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Posts Tagged ‘breakdancing’

BREAKIN’ 2: ELECTRIC BOOGALOO

Thursday, January 21st, 2021

“In the second film the wardrobe people wanted to go glamorous. And they wanted to make Los Angeles look beautiful – that’s why all the colors are bright and friendly. Los Angeles is not like that – they made BREAKIN’ 2 as some kind of a WIZARD OF OZ of dance. And you know what? For a kid that never had anything, not even the money in the family to go to Disneyland – suddenly people were screaming, and cheering, dancing and being happy on the screen. That’s the fantasy. Maybe Los Angeles will never be that way, but Los Angeles was beautiful for one day when people watched BREAKIN’ 2. I think that’s nice.” -Michael “Boogaloo Shrimp” Chambers to Marco Siedelmann in the book Stories From the Trenches: Adventures in Making High Octane Hollywood Movies With Cannon Veteran Sam Firstenberg

BREAKIN’ was a huge hit for Cannon. It opened at #1 even though it was going head-to-head with Universal’s SIXTEEN CANDLES, and on almost 200 fewer screens. It ended up making $38 million, which was more than twice BEAT STREET’s total, and put it at #17 in the 1984 box office rankings, above such films as BACHELOR PARTY, RED DAWN, THE TERMINATOR and Cannon’s own MISSING IN ACTION. And if you scan down that list, way down to #102, you’ll find BREAKIN’ 2: ELECTRIC BOOGALOO.

That sounds more disastrous than it is, because only its first ten days of release were in 1984; its eventual total would’ve put it around #59. More notable than the sequel’s lower box office take is the fact that they got it into theaters less than 8 months later. But it wasn’t just a continuation – they put together a new team of filmmakers, headed by director Sam Firstenberg, who had just directed Dickey in NINJA III: THE DOMINATION (also released in ’84!), and they gave it a goofier, less reality-bound tone and style with more neon and rainbow colors in the clothes and graffiti. (read the rest of this shit…)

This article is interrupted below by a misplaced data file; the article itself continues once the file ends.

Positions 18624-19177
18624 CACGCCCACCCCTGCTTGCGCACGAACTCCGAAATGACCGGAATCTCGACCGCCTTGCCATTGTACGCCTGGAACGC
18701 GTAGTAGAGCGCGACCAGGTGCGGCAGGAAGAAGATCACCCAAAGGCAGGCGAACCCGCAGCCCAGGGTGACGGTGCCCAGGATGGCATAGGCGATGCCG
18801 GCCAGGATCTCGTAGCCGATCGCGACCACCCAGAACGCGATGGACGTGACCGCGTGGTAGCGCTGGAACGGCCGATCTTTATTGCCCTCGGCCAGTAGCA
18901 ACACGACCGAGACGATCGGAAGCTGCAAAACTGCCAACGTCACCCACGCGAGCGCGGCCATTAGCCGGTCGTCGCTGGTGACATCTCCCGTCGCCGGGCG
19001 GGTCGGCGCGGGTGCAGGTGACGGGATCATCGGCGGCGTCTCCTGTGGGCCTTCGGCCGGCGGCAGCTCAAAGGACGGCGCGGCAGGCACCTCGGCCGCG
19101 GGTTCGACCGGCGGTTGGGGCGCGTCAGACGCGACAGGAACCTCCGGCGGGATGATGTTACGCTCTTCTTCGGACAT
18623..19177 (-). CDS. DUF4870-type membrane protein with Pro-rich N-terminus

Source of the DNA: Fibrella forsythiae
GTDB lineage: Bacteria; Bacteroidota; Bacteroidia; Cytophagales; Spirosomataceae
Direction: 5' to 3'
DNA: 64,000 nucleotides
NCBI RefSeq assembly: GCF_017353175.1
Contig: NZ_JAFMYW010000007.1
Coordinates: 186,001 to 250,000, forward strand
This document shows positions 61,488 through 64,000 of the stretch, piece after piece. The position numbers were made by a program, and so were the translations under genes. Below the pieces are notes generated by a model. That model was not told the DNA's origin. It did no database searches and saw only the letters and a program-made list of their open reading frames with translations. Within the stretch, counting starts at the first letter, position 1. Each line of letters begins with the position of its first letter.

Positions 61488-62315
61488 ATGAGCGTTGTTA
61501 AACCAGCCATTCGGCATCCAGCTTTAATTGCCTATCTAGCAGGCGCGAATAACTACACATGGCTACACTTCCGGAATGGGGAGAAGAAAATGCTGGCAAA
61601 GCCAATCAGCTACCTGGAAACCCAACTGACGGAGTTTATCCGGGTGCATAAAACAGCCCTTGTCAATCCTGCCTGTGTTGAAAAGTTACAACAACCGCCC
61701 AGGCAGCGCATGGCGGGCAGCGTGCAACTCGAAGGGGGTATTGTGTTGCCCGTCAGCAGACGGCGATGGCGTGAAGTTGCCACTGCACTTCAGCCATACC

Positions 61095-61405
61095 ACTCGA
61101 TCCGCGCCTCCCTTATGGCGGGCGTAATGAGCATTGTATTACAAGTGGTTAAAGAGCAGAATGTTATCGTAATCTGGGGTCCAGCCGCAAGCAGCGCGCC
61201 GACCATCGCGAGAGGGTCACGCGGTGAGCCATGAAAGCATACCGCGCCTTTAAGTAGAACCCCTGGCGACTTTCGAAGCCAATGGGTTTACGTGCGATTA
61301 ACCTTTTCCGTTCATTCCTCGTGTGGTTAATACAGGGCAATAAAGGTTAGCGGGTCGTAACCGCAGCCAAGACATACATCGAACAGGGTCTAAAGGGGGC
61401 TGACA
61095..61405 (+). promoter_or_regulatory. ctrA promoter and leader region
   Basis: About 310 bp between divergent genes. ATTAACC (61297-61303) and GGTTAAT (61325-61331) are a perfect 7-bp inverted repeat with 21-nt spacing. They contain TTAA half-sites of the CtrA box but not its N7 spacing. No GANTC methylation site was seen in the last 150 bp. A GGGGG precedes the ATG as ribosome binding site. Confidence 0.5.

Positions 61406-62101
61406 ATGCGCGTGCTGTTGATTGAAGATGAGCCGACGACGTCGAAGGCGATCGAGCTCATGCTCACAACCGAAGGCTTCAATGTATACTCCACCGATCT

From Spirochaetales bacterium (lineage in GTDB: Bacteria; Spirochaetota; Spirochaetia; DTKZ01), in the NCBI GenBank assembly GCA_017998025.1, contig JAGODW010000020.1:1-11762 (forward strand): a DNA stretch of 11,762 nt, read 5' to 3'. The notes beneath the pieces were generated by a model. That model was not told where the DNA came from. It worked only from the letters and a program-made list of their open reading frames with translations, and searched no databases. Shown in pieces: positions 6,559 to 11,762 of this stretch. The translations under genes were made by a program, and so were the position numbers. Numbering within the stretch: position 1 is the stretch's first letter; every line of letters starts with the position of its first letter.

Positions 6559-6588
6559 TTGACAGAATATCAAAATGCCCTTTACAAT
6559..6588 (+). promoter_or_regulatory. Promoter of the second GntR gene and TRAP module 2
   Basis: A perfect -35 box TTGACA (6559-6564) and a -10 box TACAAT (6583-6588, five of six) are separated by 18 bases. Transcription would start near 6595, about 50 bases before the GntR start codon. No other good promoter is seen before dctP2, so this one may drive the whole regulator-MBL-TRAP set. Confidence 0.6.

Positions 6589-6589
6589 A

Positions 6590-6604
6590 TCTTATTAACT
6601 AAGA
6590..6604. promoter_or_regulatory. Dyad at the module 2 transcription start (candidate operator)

Breakin’

Wednesday, January 20th, 2021

I’ve written about a bunch of these corny 21st century dance movies, and I always seem to be comparing them to the BREAKIN’ movies, but I’ve never actually reviewed the BREAKIN’ movies. That ends now. I’m reviewing the BREAKIN’ movies. The world could use more focus on the BREAKIN’ movies right now.

In a certain way, BREAKIN’ changed the whole world for me. I’m pretty sure it was BREAKIN’ and/or the cultural conversation around BREAKIN’ that first opened my eyes to this movement of music, art and dancing that older, cooler kids in far away New York had been building for several years. If you weren’t alive then I’m not sure you can imagine what a phenomenon it was. I remember a music teacher giving us diagrams of moves, trying to teach us (what she said was) the moonwalk, talking about Michael Jackson being inspired by breakdancers and breakdancers being inspired by James Brown. It was the music part of hip hop culture that would become important to me, and (as I said in my review of the companion movie RAPPIN’), at that time I don’t think I even knew the word “rap.” I called it “breakdancing music.” (And, though I kind of like this soundtrack, I don’t associate it much with the type of rap I soon fell in love with.) (read the rest of this shit…)